Carrie Coyner (R-Chesterfield) was first elected to represent the 62 district in the House of Delegates two years ago. Now she is seeking reelection after having a promising two years of passing legislation as a Republican in a chamber that is ruled by the Democratic majority.
Her district encompasses the southern parts of Chesterfield, all of Hopewell, and part of Prince George.
Before winning her House race in 2019 she served on the Chesterfield school board for eight years. “My first passion is really service involving families and children,” she said in an interview while waiting in line to pick her kids up from school Friday. “My passion and desire to serve in the community really started from my mission work within my own church.”
Coyner credits her time working with low-income families and single mothers and seeing their struggle of needing to work while also being a parent to their child as part of a reason she ran for office. “Seeing how much they loved their kids and wanted the best for them but could not be at work and be at home at the same time really led to me trying to become a voice for so many moms at the school level.”
Then after eight years working in public education, Coyner says she saw there were not enough people with public school knowledge at the state level. So she ran — and she won.
As it often is, public schools are a key platform issue for both political parties ahead of November’s elections. All 100 House seats are up for election as well as governor, lieutenant governor, and attorney general this year.
Both parties differ on several aspects of public schools, but the point that the Republican Party has been hitting the hardest is opposing Critical Race Theory (CRT) in schools. CRT is an academic approach that is centered around the idea that the United States was built on systemic racism. In general, CRT aims to show that racism is the result of complex, changing, and often subtle social and institutional dynamics, instead of explicit and intentional prejudices.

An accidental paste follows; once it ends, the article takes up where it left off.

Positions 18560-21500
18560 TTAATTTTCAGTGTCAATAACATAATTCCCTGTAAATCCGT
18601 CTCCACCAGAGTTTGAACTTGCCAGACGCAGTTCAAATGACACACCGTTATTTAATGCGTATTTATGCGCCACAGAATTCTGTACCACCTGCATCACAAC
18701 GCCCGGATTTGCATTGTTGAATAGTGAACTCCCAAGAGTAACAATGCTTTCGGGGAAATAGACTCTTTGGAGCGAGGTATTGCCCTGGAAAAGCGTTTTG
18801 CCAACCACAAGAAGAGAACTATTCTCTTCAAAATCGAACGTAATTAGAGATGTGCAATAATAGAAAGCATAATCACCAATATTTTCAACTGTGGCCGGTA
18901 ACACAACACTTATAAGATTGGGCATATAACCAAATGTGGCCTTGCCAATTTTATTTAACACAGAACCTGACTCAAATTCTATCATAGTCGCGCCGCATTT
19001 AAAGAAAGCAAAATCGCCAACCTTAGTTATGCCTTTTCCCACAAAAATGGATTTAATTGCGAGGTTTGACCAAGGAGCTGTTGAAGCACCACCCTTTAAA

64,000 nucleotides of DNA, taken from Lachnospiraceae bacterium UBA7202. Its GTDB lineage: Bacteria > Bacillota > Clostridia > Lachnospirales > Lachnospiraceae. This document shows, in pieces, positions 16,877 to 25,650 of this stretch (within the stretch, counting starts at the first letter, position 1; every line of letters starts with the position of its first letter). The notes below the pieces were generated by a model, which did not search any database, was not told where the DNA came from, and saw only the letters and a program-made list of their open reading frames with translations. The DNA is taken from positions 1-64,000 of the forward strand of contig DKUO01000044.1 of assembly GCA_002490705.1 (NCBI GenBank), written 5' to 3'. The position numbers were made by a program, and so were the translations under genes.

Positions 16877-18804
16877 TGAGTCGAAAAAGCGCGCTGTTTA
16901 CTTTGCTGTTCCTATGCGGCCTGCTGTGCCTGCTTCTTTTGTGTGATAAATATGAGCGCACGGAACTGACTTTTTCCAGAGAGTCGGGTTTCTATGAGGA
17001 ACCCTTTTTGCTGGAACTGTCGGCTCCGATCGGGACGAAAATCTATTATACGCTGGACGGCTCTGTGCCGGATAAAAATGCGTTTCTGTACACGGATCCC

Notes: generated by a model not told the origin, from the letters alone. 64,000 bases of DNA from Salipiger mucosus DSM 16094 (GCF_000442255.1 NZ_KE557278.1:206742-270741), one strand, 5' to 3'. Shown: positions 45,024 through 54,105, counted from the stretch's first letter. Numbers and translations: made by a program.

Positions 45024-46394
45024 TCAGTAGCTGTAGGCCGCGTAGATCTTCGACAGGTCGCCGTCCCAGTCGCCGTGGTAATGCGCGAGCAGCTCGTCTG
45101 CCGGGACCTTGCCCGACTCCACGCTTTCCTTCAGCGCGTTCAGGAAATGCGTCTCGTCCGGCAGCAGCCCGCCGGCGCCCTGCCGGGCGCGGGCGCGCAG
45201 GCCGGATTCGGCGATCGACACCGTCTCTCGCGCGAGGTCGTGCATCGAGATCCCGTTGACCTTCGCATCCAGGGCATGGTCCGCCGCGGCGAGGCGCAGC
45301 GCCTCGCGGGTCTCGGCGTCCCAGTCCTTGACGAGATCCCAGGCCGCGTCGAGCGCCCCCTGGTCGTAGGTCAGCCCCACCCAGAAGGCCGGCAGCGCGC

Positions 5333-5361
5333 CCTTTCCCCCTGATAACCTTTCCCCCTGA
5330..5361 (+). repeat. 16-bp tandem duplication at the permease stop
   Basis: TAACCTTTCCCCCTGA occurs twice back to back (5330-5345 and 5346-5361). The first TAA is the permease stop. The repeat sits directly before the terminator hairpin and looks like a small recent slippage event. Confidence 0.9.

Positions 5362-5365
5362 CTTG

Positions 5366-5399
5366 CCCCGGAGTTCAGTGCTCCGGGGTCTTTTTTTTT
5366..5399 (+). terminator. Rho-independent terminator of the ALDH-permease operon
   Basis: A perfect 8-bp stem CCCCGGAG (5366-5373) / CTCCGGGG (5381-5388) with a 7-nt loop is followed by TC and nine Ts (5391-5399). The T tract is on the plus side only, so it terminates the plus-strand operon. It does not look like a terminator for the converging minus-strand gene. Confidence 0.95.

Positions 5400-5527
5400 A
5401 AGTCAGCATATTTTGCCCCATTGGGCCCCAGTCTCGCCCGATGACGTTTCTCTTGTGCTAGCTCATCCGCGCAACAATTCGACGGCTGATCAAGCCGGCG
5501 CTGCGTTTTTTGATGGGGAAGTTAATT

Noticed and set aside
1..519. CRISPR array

Republicans across the country assert that CRT is being implemented into school curriculums, but school districts in Virginia deny that claim. Strong opinions on CRT has raised tensions and voices at school board meetings across Virginia.
“My heart is sad for where we are today and the battlefield it seems like it has become in public education,” Coyner said about the rhetoric about public schools this year.
Coyner said that when she joined the school board ten years ago, one of her biggest priorities was equity.
“The idea of CRT has no place in teaching for our children,” Coyner said. “But my big concern having been someone who has advocated for our young people for a very long time is that we throw out some of the great work that we have been doing along with the things that we find evidence of that perhaps we should not be doing.”
She stressed that she believes an entire school district should not be blamed for the actions of a few individuals not be following policy.
“I would just encourage folks to ensure we are not throwing all the good work out for the things we are worried about or the snippets of things we have seen that people are doing wrong,” Coyner continued.
Coyner passed a slate of bills already. All six of her bills passed during the 2021 legislative session — a big feat for a Republican in a chamber where the Democrats have a 55-45 majority. “I will continue to focus on what I believe the role of government is – which is to get out of the way for the average citizen, let you live your life and stay out of adding red tape to your life and helping those who are most vulnerable,” Coyner said.
Moving forward, Coyner says she wants to work on legislation to improve pay for teachers, reduce high-stakes testing in public schools, advocate for individuals with disabilities, keep supporting veterans, and provide help for individuals battling addiction. “I’m going to keep bringing those things to the forefront.”
Her opponent is Jasmine Gore, the current mayor of Hopewell. Coyner did not want to discuss how she is different from Gore, she just wants to stay focused the work that she is doing and let the people decide for themselves. “I think it is really important to talk about what I am doing for the community and let voters see the contrast for themselves,” Coyner said.
Listen to Coyner’s entire interview with Virginia Scope below:
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